Russia in the dock, faces ban for widespread doping

  • AP, Geneva
  • Updated: Nov 10, 2015 00:18 IST
In this Aug. 11, 2012 file photo Russia's Mariya Savinova crosses the finish line to win gold in the women's 800-meter final during the athletics in the Olympic Stadium at the 2012 Summer Olympics, London. (AP File Photo)

In a devastatingly critical report, a World Anti-Doping Agency panel accused the Russian government on Monday of complicity in widespread doping and cover-ups by its track and field athletes and said they should all be banned from competition until the country cleans up its act.

The report from a Wada commission that has been probing media allegations of widespread doping and deception in Russia said even the country’s intelligence service, the FSB, was involved, spying on Moscow’s anti-doping lab, including during last year’s Winter Olympics in Sochi.

The commission chaired by Dick Pound recommended that Wada immediately declare the Russian federation “non-compliant” with the global anti-doping code, and that the IAAF suspend the federation from competition.

It also said the International Olympic Committee should not accept any entries from the Russian federation until the body has been declared complaint with the code and the suspension has been lifted. Such a decision could keep Russian athletes out of next year’s Olympics in Rio de Janeiro.

Russia finished second behind the United States in the medal table at the 2012 Olympics, with 17 medals, eight of them gold.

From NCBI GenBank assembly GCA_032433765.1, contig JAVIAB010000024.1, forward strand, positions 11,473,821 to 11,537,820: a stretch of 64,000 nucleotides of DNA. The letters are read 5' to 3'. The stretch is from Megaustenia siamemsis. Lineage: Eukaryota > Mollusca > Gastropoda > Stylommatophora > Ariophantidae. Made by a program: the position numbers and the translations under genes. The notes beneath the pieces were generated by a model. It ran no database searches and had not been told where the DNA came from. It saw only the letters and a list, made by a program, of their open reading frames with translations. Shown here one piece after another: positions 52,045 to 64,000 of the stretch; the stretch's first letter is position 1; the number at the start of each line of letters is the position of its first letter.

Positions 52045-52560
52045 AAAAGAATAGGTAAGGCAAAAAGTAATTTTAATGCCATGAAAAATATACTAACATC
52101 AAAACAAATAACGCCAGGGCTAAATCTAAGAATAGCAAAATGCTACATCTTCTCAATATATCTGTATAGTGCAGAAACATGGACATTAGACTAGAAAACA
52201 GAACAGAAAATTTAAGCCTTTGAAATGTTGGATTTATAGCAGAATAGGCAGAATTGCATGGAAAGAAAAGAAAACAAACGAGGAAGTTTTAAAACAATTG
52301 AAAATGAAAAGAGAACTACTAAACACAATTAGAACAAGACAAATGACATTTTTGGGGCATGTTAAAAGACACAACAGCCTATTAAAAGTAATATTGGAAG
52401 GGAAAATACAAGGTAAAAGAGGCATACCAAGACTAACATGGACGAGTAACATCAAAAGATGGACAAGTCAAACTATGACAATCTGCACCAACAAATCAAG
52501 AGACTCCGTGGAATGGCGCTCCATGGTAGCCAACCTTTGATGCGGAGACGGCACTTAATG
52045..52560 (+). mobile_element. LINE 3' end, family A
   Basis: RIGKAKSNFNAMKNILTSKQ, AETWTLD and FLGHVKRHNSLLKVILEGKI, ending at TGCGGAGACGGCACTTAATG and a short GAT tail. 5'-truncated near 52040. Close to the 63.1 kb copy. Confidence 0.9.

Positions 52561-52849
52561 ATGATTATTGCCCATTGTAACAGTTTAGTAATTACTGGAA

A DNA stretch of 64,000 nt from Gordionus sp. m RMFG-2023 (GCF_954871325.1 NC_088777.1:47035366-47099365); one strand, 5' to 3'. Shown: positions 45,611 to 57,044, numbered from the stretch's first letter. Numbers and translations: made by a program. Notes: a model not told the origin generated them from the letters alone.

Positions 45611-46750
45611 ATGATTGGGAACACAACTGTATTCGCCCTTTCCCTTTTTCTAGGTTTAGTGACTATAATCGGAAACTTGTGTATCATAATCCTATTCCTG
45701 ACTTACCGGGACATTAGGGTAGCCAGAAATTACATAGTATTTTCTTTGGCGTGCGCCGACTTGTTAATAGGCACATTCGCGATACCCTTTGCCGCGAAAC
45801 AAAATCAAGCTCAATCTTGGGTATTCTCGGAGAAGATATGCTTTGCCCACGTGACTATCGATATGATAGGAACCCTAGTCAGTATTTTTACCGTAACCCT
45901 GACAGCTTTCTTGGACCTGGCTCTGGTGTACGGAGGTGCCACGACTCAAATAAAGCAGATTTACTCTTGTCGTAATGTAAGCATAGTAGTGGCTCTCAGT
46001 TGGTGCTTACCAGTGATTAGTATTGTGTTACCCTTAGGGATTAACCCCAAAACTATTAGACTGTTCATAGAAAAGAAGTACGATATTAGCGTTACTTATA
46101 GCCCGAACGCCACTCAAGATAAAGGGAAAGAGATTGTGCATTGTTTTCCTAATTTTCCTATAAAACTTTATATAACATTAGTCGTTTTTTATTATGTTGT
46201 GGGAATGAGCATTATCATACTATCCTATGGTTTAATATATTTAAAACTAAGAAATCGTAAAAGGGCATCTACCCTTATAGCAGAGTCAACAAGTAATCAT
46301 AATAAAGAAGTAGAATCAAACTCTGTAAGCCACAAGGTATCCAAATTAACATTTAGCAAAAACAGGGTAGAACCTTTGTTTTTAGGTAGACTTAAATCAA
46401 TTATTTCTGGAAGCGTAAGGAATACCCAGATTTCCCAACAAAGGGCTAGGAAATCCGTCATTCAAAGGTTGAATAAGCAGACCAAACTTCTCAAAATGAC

The scandal revolves around accusations that money was demanded from top athletes to ‘bury’ medical tests from Russian athletes that showed drug use to ehnhance performance.

The commission also accused the Russian state of complicity. It said its months-long probe found no written evidence of government involvement but it added: “It would be naive in the extreme to conclude that activities on the scale discovered could have occurred without the explicit or tacit approval of Russian governmental authorities.”

The report said agents from the FSB even infiltrated anti-doping work at the Sochi Olympics. One witness told the inquiry that “in Sochi, we had some guys pretending to be engineers in the lab but actually they were from the federal security service.” Staff at the anti-doping lab in Moscow believed their offices were bugged by the FSB and an FSB agent, thought to be Evgeniy Blotkin or Blokhin, regularly visited.

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